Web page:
I do hope you’ll join me in this latest adventure of mine. They’re light, fun reading, no overt horror in them, though our two characters do get themselves into some awfully tight spots.
The first episode in the series is ‘Reality Dawn’ and will be on sale on the 15th June from Amazon, Smashwords and Kobo for an introductory price of US$1.99.
The second in the series, ‘Perfect Earth’ will be available on 1st July for the full price of $2.99, and ‘Dragon Dawn’ will follow two weeks later. By that time, the next stories should be available and published every two weeks.
Liz McMullen was kind enough to invite me along to read an excerpt for her Bedtime Stories series. Tune in to hear me read the first few chapters of Reality Dawn (you know you want to hear my sexy accent again!).
There’s been a lot of discussion lately in various places over sex in books. Some readers have been saying they wish they never came across it, others say it might be okay as long as it isn’t graphic – sex should be left to the arena of erotica. Some are okay with the sex if it’s part of the story and not gratuitous in any way. But I don’t know if I’ve been listening to the wrong groups, but the consensus seems to be that these readers would prefer to stay out of character’s bedrooms – ‘I know what lesbians do in bed, I don’t have to read about it’.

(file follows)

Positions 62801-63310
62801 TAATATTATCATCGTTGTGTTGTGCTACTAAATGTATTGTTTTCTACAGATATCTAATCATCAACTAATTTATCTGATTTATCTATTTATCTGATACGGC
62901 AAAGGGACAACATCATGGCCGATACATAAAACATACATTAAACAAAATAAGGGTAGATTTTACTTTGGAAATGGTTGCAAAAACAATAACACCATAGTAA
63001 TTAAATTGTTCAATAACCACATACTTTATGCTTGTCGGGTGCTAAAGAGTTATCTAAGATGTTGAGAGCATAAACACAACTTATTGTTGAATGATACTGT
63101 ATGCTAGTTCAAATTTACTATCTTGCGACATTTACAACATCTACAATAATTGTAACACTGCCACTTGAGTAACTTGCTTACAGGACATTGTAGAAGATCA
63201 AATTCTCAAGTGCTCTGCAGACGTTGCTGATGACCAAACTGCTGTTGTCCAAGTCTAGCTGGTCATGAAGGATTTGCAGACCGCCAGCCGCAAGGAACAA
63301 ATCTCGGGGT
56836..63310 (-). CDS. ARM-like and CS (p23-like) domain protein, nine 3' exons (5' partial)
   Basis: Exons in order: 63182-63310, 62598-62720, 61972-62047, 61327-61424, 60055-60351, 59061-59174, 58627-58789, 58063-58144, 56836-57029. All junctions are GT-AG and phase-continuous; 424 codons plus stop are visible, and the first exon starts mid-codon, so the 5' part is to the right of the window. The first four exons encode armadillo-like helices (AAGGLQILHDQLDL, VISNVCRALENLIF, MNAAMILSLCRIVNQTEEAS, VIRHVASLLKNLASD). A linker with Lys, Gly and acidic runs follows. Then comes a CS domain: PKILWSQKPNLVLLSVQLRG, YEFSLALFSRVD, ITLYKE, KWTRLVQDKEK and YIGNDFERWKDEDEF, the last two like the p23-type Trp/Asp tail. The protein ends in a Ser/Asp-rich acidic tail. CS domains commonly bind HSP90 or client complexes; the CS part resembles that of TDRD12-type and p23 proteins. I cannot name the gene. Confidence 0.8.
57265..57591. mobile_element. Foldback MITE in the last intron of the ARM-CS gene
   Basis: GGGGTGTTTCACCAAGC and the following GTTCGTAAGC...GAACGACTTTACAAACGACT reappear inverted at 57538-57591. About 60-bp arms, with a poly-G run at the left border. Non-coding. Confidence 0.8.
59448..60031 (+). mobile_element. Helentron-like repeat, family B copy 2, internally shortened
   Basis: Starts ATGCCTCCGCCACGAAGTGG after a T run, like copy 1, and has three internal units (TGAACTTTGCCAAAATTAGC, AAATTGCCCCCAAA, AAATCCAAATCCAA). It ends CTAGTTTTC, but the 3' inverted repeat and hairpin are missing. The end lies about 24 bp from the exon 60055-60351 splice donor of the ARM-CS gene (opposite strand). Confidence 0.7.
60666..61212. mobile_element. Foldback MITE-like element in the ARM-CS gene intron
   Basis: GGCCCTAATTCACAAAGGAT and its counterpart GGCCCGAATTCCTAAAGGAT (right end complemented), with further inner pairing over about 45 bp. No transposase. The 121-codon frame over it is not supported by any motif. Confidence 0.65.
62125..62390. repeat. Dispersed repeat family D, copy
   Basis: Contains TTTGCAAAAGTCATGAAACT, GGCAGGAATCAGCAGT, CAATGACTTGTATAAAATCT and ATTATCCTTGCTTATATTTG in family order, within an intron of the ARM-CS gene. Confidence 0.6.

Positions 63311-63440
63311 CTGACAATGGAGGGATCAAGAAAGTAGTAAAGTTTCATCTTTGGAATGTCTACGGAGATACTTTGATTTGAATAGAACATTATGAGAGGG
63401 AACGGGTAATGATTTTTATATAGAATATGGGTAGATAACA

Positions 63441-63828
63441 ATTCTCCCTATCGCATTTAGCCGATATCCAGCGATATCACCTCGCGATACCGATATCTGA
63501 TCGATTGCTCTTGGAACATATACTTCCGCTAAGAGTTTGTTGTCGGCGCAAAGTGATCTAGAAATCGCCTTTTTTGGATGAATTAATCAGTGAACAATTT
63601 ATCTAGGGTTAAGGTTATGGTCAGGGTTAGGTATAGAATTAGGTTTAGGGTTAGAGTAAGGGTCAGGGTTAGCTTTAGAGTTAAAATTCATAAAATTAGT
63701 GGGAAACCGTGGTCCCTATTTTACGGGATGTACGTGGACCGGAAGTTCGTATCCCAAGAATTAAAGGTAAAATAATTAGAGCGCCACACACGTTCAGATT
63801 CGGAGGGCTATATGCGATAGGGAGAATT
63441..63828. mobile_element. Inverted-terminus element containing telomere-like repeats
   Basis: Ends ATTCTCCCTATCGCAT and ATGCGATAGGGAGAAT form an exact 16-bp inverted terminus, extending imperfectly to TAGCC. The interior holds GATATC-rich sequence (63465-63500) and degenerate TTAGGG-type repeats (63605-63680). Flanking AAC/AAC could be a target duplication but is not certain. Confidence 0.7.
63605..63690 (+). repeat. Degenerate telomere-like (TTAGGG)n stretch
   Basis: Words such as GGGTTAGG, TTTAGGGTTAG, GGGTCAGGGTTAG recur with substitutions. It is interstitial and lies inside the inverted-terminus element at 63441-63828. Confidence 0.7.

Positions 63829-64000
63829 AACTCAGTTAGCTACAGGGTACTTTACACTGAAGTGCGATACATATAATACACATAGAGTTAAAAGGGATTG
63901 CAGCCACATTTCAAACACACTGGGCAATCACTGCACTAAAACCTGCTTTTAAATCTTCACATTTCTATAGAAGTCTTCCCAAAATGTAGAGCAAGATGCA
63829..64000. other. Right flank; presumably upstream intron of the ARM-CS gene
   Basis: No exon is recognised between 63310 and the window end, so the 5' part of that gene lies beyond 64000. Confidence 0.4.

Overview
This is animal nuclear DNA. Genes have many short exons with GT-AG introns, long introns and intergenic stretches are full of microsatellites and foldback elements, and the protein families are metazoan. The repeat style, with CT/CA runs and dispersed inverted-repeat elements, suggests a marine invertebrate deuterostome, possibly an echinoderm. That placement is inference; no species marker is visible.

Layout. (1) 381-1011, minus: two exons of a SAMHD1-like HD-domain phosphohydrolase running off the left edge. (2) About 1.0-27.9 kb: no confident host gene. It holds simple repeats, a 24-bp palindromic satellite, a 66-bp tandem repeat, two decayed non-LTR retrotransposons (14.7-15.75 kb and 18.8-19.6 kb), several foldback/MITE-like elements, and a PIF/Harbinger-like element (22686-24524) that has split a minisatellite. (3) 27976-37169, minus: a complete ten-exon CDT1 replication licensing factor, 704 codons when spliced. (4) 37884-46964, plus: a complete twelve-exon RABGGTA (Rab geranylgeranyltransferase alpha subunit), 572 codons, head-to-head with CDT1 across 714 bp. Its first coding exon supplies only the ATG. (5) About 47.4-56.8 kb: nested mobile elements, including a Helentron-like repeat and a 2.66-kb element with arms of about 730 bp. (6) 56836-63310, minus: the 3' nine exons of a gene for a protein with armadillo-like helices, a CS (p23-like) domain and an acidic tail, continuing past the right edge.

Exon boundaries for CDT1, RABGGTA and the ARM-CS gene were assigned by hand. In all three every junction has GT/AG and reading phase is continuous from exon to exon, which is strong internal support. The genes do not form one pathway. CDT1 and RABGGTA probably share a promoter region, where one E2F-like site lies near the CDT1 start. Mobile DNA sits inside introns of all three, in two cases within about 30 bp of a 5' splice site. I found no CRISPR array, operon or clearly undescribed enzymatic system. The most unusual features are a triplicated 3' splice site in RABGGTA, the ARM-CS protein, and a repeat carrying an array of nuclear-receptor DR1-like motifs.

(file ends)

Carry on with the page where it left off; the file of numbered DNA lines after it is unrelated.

So, does sex belong in books (other than erotica) or not?
Obviously, because a lot of my work has sex in it, I’m going to have to say, that depending on what sort of story you are writing, yes it does.
What sort of sex scenes do we commonly come across? There’s the ‘fade to black’, the non-graphic and the graphic.
But first of all, why would a writer include sex scenes in a story in the first place?
Not able to speak for all authors without being terribly presumptuous, here are my reasons for including sex scenes: